Those seeking a bargain all-inclusive deal may continue to head away from the euro-zone, with Mr Calder saying Turkey is an ideal destination.
'Harsh economic realities'
But Turkey still has a long way to go before it troubles Britons' traditional favourite. Mr Calder predicts Spain will easily keep its place as "by far the biggest package-holiday destination".
Everybody books their holiday hoping for a fantastic time, but what happens when things go wrong?
Harsh economic realities have forced a number of holiday providers to the wall over the last couple of years, and have highlighted some problems with the existing consumer protection laws, says Mr Calder.
He says: "The present Atol scheme was designed for a very different era, when no-one had heard of low-cost airlines etc. Everyone agrees that it's not fit for purpose - but no-one can agree what should replace it.
"I predict a messy compromise when the government finally reveals its plans."
Women with an hourglass figure who love the 1980s will be in luck during the spring and summer.
Shoulder pads will make a major return to the High Street, predicts fashion guru Julian Bennett, as will skin-tones, pale colours and "flowing, asymmetrical lines".
Tops will be fitted and bottoms will be flowing, he says, while a perfect summer's day outfit will be a floral-patterned maxi dress with wedges or Grecian sandals.
Come next autumn and winter, flat-heeled boots will still be a staple item for many, and the 2011 Christmas party season will see a return of the little black dress.
For men, dark denim and checked shirts will be very popular, the former Queer Eye For The Straight Guy presenter predicts.
During the summer, he says: "The Abercrombie-look will be very tired, so it'll be more Ralph Lauren... checked print tennis-style shorts rather than army shorts, and proper shirts rather than T-shirts."
And it seems Premier League footballers are ahead of the fashion curve. "Next winter, woollen snoods will be big, as will thick woolly jumpers," he adds.
Our relationship with technology may help us cope with the difficult economic times, says Tamar Kasriel, founder of Futureal consumer trends consultants.
She says that the real impact of the spending cuts will only be seen in 2011, for example when your local playground closes down, but people will respond as consumers by becoming even savvier.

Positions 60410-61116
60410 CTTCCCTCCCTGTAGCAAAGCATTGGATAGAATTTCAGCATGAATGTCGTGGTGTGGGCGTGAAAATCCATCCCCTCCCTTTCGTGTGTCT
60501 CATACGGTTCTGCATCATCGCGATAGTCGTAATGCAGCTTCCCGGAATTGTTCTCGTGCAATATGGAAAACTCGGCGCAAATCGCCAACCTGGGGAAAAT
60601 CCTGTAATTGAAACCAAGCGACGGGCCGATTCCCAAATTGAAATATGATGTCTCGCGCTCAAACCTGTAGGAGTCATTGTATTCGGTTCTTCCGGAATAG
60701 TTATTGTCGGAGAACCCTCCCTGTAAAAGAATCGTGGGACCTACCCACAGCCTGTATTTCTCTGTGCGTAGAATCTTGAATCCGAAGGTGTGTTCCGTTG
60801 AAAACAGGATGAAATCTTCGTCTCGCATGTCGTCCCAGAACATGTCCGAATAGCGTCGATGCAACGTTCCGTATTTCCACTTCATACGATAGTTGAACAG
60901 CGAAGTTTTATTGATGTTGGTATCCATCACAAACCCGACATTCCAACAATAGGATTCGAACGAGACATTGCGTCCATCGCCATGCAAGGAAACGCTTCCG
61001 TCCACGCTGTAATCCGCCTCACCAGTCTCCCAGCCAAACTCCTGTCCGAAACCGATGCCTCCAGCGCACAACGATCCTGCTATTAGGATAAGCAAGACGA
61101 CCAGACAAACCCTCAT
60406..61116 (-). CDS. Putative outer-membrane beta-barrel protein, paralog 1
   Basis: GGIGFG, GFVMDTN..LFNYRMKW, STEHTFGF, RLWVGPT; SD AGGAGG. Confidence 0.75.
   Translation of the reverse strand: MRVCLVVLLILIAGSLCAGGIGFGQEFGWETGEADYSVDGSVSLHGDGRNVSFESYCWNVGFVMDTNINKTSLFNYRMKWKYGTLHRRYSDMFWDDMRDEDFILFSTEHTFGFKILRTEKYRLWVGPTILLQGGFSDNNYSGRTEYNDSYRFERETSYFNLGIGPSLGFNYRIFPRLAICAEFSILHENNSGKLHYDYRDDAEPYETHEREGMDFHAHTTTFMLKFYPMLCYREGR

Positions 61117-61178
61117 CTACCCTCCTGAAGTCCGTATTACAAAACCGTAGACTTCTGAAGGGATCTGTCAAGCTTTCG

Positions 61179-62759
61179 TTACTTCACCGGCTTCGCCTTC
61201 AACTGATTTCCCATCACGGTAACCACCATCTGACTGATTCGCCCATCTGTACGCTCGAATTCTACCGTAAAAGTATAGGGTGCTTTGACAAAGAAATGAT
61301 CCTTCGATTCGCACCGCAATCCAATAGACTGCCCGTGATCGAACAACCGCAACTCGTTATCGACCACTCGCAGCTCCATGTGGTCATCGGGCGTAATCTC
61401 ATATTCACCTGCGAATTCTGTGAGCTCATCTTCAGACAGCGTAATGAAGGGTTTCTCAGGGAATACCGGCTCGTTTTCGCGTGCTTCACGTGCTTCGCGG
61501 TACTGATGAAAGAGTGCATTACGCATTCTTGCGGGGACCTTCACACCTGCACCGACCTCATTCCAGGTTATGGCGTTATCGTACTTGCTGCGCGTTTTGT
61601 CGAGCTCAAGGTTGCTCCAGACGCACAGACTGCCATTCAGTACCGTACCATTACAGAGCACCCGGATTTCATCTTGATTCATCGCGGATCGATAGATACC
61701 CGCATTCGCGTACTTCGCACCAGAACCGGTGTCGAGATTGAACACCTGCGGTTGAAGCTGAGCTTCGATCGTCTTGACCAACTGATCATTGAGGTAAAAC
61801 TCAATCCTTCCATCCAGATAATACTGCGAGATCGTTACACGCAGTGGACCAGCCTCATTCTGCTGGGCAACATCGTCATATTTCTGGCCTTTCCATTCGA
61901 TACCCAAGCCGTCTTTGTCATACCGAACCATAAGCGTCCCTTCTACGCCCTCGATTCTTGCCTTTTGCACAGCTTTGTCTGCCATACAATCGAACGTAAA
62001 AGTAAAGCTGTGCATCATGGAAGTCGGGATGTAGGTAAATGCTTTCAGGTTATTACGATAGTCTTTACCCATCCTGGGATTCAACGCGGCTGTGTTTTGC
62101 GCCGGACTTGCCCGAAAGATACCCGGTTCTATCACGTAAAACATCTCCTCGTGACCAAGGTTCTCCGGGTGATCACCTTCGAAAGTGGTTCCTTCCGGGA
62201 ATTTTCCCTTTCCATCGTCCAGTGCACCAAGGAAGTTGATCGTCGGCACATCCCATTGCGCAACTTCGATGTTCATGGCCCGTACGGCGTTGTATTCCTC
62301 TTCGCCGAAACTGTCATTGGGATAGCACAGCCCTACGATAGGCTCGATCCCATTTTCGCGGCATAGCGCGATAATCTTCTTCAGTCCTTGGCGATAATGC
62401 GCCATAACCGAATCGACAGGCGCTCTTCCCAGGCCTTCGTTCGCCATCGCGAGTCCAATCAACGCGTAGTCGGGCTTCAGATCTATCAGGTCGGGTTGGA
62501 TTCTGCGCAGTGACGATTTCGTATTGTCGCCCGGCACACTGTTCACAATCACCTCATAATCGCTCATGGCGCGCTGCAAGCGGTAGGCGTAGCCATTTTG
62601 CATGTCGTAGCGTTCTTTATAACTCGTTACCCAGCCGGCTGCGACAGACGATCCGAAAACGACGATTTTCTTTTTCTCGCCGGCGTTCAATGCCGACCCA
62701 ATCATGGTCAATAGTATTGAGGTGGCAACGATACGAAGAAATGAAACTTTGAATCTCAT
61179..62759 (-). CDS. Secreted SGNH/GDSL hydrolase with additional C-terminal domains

"We're going to see a lot more location-specific interaction between retailers and consumers, and it's going to have a real impact on the way we shop."
Examples include mobile phone apps which can offer discounted deals at retailers in your vicinity, and apps which allow you to scan the barcode of any product and then tells you the cheapest stockist.
Ms Kasriel says: "The majority of us haven't done this yet, but by this time next year you could imagine that there will be a name coined for somebody who scans barcodes in one shop to see if it is cheaper elsewhere."
Retailers will respond, she thinks, by adopting "pricing 2.0". Simply put, this means they will be moving towards tailoring their pricing to each consumer.
Fran Walton, director of The Futures Company, agrees that brands will need to work harder to retain customer loyalty.
Examples include banks sending text messages to customers nearing their overdraft limit, and food manufacturers sending recipes.
She says: "While we used to be a cash-rich, time-poor society, this is no longer the case, hence the increasing number of people who cook from scratch as opposed to buying ready-meals.
"Consumers want more control, and are willing to spend time searching for the best offers."
So there are good deals for those who spend time looking for them. But do we really have the time or the inclination to spend our whole lives online?
Partly as a backlash, Ms Kasriel predicts "techno yoyo" will become a well-known term for people who have a real love-hate relationship with technology.
She says she would not be surprised if there were be calls for areas to be set up where people cannot connect or go online. "People will be voicing more fears about what technology is doing to us as people, and to our brains," she said.